Friday, 2 July 2010

The Tension and the Smart

15 – 91mins – 2008
Written by: Mark Jude Poirier
Directed by: Noam Murro
Starring: Dennis Quaid, Sarah Jessica Parker, Ellen Page, Thomas Haden Church , Ashton Holmes


Sometimes the smartest people have the most to learn
So reads the tagline to this quirky indie comedy drama from the producer of quirky indie comedy drama Sideways (2004), and such a seemingly paradoxical statement has never been more accurate than when you are first introduced to the lead protagonists in Noam Murro’s debut feature film, Smart People: Lawrence Wetherhold (Dennis Quaid) is an arrogant and apathetic English literature professor who has lived with his haughty, smart alec loner of a daughter, Vanessa (Ellen Page), since his wife died some years ago and his suppressed son, James (Ashton Holmes), moved away to college to spread his wings.

Lawrence ’s adopted brother, Chuck (Thomas Haden Church), is an indolent, unemployed free-loader who nevertheless never lets his dire situation get him down. Against Lawrence ’s wishes, Chuck ends up moving in to chez Wetherhold at the same time that the miserly college proff starts dating Janet Hartigan (Sarah Jessica Parker), a former student who treats Lawrence at the hospital after a minor accident. That is pretty much it in the way of plot, but Mark Jude Poirier’s witty script energizes the eccentric characters with sharp dialogue and zinging banter as this small scale character piece unfolds: Will Lawrence ever be able to love again? Will Vanessa ever learn to ‘chillax’ like a 17-year-old should? And will Chuck ever be able to stand on his own two feet? Oh, the angst!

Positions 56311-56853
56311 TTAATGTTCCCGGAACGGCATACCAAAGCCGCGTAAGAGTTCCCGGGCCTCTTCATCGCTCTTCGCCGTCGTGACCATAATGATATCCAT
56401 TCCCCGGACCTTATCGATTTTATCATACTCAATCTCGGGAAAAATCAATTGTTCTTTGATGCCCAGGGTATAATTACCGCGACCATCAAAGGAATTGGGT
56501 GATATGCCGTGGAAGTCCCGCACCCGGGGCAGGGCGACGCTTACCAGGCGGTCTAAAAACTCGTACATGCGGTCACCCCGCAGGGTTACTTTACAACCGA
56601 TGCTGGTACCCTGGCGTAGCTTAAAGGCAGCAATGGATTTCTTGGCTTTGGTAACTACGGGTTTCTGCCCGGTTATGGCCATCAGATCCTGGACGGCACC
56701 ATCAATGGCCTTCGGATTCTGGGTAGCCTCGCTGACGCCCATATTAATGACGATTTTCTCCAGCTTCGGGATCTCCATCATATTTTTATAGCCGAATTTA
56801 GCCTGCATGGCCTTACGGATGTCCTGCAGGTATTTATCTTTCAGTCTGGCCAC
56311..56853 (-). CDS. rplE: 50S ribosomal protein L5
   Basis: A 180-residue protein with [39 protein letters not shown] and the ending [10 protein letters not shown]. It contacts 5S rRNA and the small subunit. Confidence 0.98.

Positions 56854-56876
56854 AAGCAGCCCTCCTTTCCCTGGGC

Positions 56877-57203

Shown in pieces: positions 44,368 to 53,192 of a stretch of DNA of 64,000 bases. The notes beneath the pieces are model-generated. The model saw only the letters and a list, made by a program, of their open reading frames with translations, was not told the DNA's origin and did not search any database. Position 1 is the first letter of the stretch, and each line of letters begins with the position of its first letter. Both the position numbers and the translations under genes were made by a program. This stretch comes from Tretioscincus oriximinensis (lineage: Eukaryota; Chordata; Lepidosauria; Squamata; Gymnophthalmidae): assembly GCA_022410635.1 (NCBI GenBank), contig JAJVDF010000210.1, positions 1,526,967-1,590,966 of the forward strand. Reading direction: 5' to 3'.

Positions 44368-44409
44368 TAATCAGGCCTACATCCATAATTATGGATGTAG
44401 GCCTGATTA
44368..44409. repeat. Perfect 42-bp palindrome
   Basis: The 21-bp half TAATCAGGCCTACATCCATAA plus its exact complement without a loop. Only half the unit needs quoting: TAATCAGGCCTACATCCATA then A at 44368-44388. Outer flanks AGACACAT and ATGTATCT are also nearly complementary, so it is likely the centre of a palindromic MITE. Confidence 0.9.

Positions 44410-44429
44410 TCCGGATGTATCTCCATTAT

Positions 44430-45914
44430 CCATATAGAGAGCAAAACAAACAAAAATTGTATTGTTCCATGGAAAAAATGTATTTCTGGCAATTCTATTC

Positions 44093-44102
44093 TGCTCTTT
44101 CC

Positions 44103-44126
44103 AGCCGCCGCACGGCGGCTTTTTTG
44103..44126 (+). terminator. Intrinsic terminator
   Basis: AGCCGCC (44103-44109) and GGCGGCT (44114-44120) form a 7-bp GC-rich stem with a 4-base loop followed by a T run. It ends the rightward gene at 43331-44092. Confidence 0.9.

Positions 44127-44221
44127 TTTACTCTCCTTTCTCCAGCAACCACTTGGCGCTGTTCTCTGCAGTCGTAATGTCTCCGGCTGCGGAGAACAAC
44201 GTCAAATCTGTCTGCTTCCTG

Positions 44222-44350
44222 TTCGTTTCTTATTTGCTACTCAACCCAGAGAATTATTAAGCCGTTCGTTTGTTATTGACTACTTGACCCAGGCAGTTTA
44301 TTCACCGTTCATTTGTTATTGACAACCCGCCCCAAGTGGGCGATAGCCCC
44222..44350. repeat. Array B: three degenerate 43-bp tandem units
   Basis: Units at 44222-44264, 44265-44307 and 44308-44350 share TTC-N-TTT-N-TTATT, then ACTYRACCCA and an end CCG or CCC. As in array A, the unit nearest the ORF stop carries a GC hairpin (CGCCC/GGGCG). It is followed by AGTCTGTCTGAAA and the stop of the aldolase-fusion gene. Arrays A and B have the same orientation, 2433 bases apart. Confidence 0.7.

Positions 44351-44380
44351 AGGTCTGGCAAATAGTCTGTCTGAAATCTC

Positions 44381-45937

It is a testament to the quality of the actors involved that you warm to these wholly unlikeable characters. Page and Haden Church are particularly engaging; spunky, acid-tongued Vanessa and her zany party animal of an (adopted) uncle’s polar personalities spark and clash in surprisingly unexpected, unconventional and unexceptable ways. Perhaps the key to the film’s success is that, underneath all the barbed comments and unsociable attitudes, these are recognisable people and their relationships are astutely observed. We could all learn a thing or two from Smart People.

CR@B Verdict: Bear with these pretentious brain boxes and they’ll win you over as they learn their most valuable lessons outside a classroom. With lesser performances this skeletal film could have fallen flat, but the repartee between the ensemble cast make Smart People a smart choice.

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